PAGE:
Asset 104689
© Kampnagel
Asset 104689
© Kampnagel

Rashaad Newsome / Merce Cunningham / Nasheeka Nedsreal

Hall of Videodances Part 1: Future Starts Slow


Die jeweiligen Video-Tänze werden hier kostenlos verfügbar und bis 07. März abrufbar sein. Mit dem Ticketlink können Sie ein freiwilliges Festival-Ticket für 5, 10, 20 oder 30 Euro kaufen.

Past dates

The term video dance became established in Western contemporary dance in the 1980s to describe works that were not made for the stage, but were produced explicitly for the camera using the new video technology of the time. Numerous choreographers had already dared to experiment with the camera, such as Maya Deren, for example. Later, the American choreographer Merce Cunningham became one of the defining choreographers of this newly emerging genre. Common techniques of film and dance, such as montage, rhythm and tempo, form the basis for forms of video dance that open up other perspectives on dance and also redefine where it takes place and how it is mediated. Against the backdrop of general democratization through digital and social media, and ultimately in Corona times when choreographer:s are looking for new hybrid formats for dance, video dance has evolved aesthetically as well as politically through CGI technology or means of augmented reality that are not available on stage. From the first experimental films to the present day, the synthesis of dance and film has found expression in a variety of different formats, not the least of which has helped contemporary dance gain popularity. Dance existing as video also raises questions about reproduction, authorship, ownership of choreography, cultural appropriation, and the politicization of dance.

FOKUS TANZ #7 juxtaposes existing video dances with new ones produced for the festival and makes them resonate with each other.

Future Starts Slow

Video dance carries within itself the potential to shape the future of dance: Film as a medium to capture movement, to enrich it, to transport it without boundaries. Video dance has the power to unfold experimentally outside of institutions, to spread. It has political explosive power and can create empowering spaces: because visual effects and new technologies enable the creation of parallel worlds, suspended physical laws, and futuristic aesthetics - the genre already sowed this seed decades ago - and it's ready to bloom!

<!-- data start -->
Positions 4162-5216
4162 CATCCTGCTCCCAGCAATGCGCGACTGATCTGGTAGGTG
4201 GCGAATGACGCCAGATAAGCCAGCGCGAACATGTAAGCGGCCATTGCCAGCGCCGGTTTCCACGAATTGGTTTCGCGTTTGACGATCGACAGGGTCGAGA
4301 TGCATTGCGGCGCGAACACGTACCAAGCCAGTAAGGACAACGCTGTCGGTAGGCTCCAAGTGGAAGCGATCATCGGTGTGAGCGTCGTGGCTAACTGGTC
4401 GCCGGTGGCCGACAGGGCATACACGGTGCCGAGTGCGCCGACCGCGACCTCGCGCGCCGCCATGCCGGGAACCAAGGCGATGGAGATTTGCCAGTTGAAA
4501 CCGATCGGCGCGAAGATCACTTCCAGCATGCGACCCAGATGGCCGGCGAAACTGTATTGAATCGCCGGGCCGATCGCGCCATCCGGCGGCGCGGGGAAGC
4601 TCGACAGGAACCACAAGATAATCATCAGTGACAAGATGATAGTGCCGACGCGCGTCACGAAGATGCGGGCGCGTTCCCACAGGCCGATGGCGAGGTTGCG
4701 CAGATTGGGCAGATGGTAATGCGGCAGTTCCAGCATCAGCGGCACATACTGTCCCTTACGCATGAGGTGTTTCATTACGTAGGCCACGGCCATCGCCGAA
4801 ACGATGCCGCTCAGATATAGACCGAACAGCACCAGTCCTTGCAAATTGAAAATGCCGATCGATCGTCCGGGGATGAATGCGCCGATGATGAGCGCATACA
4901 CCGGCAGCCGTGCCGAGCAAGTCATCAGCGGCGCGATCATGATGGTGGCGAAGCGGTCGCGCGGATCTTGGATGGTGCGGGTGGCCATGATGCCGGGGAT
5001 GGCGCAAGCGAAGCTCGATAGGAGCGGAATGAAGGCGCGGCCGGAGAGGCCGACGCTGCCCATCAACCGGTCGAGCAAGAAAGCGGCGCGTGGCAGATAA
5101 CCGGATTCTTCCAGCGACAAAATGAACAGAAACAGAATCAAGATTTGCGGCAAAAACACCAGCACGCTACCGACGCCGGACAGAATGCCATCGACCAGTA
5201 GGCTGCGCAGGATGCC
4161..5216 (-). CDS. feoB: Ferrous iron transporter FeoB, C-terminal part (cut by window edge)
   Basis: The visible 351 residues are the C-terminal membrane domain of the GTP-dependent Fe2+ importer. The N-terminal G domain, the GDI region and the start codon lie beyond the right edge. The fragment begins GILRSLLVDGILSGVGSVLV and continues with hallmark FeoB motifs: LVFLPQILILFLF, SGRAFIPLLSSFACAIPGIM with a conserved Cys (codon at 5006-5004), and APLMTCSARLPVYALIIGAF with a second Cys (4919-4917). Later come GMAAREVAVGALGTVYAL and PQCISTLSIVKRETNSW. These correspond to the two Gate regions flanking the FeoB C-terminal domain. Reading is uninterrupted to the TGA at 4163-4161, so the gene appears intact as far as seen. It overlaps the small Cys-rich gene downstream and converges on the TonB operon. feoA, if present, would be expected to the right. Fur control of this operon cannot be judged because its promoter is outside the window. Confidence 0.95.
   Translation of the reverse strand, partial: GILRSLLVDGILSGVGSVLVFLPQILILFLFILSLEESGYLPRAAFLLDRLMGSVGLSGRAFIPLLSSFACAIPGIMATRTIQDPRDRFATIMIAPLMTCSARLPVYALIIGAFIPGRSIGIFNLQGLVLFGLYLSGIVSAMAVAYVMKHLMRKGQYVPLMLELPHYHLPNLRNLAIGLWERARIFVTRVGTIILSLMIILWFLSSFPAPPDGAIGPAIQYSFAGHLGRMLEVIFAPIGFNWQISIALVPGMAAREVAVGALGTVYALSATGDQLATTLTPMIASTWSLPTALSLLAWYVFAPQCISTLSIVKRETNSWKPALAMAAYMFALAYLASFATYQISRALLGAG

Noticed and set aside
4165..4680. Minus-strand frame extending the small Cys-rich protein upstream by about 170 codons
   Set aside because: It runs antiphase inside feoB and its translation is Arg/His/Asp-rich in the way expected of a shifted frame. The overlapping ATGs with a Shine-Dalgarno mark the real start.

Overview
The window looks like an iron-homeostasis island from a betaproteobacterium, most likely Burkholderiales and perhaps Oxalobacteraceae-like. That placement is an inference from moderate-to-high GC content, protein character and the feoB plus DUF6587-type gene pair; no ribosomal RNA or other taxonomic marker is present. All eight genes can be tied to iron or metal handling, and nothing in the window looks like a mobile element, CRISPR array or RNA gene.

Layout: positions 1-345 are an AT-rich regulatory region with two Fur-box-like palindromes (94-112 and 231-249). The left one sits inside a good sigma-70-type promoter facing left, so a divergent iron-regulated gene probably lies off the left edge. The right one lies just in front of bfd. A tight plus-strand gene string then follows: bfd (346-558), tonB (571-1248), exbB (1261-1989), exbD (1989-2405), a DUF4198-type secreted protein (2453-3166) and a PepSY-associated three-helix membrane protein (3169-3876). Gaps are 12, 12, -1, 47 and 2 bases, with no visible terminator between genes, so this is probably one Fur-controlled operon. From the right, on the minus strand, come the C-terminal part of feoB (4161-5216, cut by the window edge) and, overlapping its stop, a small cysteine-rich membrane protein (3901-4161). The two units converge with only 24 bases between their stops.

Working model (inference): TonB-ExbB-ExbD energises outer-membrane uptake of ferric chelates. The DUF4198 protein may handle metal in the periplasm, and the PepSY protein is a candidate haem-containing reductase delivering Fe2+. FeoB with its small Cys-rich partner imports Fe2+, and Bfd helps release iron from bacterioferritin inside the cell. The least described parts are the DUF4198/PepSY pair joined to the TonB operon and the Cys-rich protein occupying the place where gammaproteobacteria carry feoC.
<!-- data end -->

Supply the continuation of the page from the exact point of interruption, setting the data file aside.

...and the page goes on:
Rashaad Newsome: Black Magic (2021)

30 Min.

Pt. 1 Future Starts Slow: Rashaad Newsome – Black Magic from Kampnagel on Vimeo.

«My work (...) is a haunting love letter to the Black queer community,» says Rashaad Newsome. His video work BLACK MAGIC (2021) rehashes footage from a 2019 live performance in which Newsome multiplied layers of visual perceptions, through the use of motion tracking software as well as memorable visual effects. The work not only allows us to situate elements of visual art within videodance, and naturally anchor the discipline of voguing within the canon of contemporary dance, but also harnesses new technologies to update and expand the genre of videodance. In three acts, BLACK MAGIC first focuses on the contribution of trans women to the vogue fem movement vocabulary, then in the second part shows the five elements (hands, catwalk, floor performance, spin dips, duck walking) of vogue fem, to make visible in the last part the systematic oppression of the Black queer community, as well as its resistance: in the creation of creative spaces, community and friends. Newsome calls this resistance Black Magic. Rashaad Newsome was last seen at Kampnagel in 2018 with his live performance FIVE HAMBURG.